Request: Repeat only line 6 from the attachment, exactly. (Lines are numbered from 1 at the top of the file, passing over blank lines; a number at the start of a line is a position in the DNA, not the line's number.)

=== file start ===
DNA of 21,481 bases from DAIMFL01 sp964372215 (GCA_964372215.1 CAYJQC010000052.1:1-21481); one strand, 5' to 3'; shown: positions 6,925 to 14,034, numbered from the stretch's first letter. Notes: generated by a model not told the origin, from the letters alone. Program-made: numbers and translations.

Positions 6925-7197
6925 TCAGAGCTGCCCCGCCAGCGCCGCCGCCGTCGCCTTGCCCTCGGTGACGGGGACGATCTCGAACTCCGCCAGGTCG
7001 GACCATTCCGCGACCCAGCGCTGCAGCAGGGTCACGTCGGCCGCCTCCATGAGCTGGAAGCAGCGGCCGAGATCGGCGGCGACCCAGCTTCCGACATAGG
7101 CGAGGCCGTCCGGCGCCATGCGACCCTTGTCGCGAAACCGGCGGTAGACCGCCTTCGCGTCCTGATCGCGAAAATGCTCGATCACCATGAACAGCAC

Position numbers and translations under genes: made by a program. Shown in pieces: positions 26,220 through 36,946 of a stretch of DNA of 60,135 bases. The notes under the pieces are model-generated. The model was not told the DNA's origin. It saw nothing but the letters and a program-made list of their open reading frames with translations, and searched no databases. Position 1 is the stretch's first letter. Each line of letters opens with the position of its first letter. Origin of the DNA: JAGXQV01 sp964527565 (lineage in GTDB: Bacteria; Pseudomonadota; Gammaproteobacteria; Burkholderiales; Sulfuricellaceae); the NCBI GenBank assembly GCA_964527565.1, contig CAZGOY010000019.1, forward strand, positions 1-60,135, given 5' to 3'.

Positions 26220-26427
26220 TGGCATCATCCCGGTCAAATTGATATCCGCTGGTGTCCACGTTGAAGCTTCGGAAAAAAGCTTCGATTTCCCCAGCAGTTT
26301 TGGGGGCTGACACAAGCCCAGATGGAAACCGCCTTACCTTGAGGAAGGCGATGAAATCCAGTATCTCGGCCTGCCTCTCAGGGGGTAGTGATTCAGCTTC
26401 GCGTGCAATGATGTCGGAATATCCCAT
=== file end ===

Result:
Position numbers and translations under genes: made by a program. Shown in pieces: positions 26,220 through 36,946 of a stretch of DNA of 60,135 bases. The notes under the pieces are model-generated. The model was not told the DNA's origin. It saw nothing but the letters and a program-made list of their open reading frames with translations, and searched no databases. Position 1 is the stretch's first letter. Each line of letters opens with the position of its first letter. Origin of the DNA: JAGXQV01 sp964527565 (lineage in GTDB: Bacteria; Pseudomonadota; Gammaproteobacteria; Burkholderiales; Sulfuricellaceae); the NCBI GenBank assembly GCA_964527565.1, contig CAZGOY010000019.1, forward strand, positions 1-60,135, given 5' to 3'.